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Basic Income and the EU
More than 285,000 people call on EU to consider Basic Income
285,042 EU citizens have called on the European Commission to consider a Universal Basic Income (UBI) as a fairer and simpler social security system. Each of these citizens signed The European Citizens Initiative (ECI)1 for Unconditional Basic Income (UBI).2 The collection of signatures officially ended on Tuesday January 14th 23.59pm.
The organisers had hoped to collect one million signatures which would have ensured that the European Commission would have to consider the proposal being made.
Klaus Sambor (Austria), general organiser of the European committee which coordinated this initiative in 28 European countries said: “We would like to thank every single supporter who signed our initiative or promoted it”.
Six of Ireland’s 12 MEPs supported this petition having been asked to do so by Social Justice Ireland. They were:
- Liam Aylward
- Nessa Childers
- Emer Costello
- Brian Crowley
- Pat the Cope Gallagher
- Sean Kelly
Social Justice Ireland is a long-time advocate of a Universal Basic Income.
Last minute surge
In recent weeks there had been a huge surge of support. In Bulgaria alone 30,000 signatures were collected in the last 5 days, thanks to an impressive last-minute push by Bulgaria’s leading trade union CITUB. “The case of Bulgaria reflects an overall intensification of interest in basic income leading to coverage in leading European media,” Martin Jordo (press officer, Sweden) said. He pointed out that Le Monde, BBC, El Mundo, Huffington Post, Al-Jazeera, RT’s Keiser Report, Portuguese and Bulgarian TV recently carried reports about unconditional basic income and this European Citizens Initiative for it.
While the official objective was not achieved, there are many reasons these supporters of a fairer and simpler social security system are happy. “This ECI is only the start of a European movement towards an EU-wide basic income,” said Sambor. New groups were formed in many countries to support this campaign, and existing UBI networks were strengthened by it. Ireland link
“The momentum generated this year will carry on in 2014 to promote unconditional basic income,” affirmed Stanislas Jourdan, organiser of the ECI campaign in France. A new pan-European network has now formed to pursue the same objective - to promote the practicality and benefits of implementing UBI throughout Europe.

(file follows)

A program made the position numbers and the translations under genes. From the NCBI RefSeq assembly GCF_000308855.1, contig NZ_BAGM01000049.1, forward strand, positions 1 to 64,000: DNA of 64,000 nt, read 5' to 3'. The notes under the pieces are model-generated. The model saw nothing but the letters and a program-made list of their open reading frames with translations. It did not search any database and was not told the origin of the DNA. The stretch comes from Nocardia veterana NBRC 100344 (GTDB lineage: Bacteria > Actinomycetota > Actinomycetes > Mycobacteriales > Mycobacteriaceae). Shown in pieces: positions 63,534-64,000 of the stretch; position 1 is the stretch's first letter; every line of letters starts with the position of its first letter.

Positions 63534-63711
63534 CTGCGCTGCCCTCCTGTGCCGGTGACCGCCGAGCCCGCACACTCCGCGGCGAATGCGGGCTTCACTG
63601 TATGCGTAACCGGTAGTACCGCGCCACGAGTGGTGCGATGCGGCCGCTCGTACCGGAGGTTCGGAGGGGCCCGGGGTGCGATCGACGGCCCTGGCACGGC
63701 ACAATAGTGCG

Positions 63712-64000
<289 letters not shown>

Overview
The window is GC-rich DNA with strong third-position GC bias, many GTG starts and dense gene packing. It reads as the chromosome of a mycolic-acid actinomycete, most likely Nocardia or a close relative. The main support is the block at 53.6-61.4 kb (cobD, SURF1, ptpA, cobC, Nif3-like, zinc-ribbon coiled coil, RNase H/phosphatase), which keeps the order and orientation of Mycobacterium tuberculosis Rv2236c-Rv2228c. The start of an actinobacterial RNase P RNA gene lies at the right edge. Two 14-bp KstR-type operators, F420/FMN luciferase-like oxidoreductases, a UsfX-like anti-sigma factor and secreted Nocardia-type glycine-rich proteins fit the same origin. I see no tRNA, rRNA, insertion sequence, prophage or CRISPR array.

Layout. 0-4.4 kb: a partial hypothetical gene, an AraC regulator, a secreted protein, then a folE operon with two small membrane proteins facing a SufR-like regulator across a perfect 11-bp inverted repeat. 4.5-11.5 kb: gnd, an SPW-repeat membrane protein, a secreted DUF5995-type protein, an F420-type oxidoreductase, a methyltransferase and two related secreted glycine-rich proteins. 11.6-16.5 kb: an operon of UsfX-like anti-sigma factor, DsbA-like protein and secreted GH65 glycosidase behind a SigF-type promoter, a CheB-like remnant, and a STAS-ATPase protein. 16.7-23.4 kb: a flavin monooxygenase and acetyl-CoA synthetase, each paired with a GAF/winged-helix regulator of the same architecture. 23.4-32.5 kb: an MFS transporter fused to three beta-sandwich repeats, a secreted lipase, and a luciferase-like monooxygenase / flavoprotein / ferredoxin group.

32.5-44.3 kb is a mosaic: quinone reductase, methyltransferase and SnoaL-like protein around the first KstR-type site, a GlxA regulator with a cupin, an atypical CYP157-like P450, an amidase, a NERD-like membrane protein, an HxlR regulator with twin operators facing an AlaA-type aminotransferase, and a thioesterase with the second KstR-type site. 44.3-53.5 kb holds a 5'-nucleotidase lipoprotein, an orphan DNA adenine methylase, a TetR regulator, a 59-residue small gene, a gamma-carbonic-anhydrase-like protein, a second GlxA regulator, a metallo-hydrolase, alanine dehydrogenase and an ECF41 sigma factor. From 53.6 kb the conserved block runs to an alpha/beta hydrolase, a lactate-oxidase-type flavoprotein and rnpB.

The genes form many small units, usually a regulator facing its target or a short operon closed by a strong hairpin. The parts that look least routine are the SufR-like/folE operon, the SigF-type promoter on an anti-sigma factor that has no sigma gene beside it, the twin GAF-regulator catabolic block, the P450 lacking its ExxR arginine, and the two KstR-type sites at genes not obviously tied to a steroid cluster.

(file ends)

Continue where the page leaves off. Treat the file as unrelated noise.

ECI process ‘too cumbersome’
The organisers’ experience of promoting this European Citizens Initiative has led them to the conclusion that process designed by the EU is far too cumbersome involving far too complicated and unnecessary regulations.
Plans for the future
To show the popularity of the basic income concept and to challenge the shortcomings of the ECI collection system, organisers have now launched an online petition in collaboration with Avaaz.org, the leading political petition site in the world. This can be found at:
http://www.avaaz.org/our chance to end poverty PR. Readers are invited to sign this petition.
Further information on Basic Income is available at Basic Income Ireland's website here.
The website of BIEN, the World Network on Basic Income, contains much information on Basic Income.
1) The European Citizens Initiative was set up by the Lisbon Treaty as a vehicle for giving ordinary people more of a voice at the European Commission. Each one has to collect one million verified names, addresses, and depending on the country, birthdays or National identification numbers, with at least seven countries reaching their quota of signatures set by the EC. After making an application to EC to do an ECI, the start date is set on the date the ECI is accepted by the EC, regardless of whether the complicated online collection system needed for each one has been sorted out and approved for use by the EC and verification authorities in each nation. Even paper forms were not available until the online system was sorted out. In the case of the ECI for Unconditional Basic Income, this process took over two months after the official start date.
2) Unconditional basic income is a regular, universal payment to everyone - as an individual right, without a means test or the obligation to work or perform other services in return, and high enough to ensure an existence in dignity and participation in society. Supporters often cite simplicity, lack of social stigma and greater income equality in favour of UBI. Several pilot studies of the policy around the world have confirmed that UBI results in higher levels of economic activity, better nutrition and other health outcomes, and increased participation in education and community activities where it has been tried.
3) The collation and official verification of all online signatures and those on paper will not be completed until mid-February.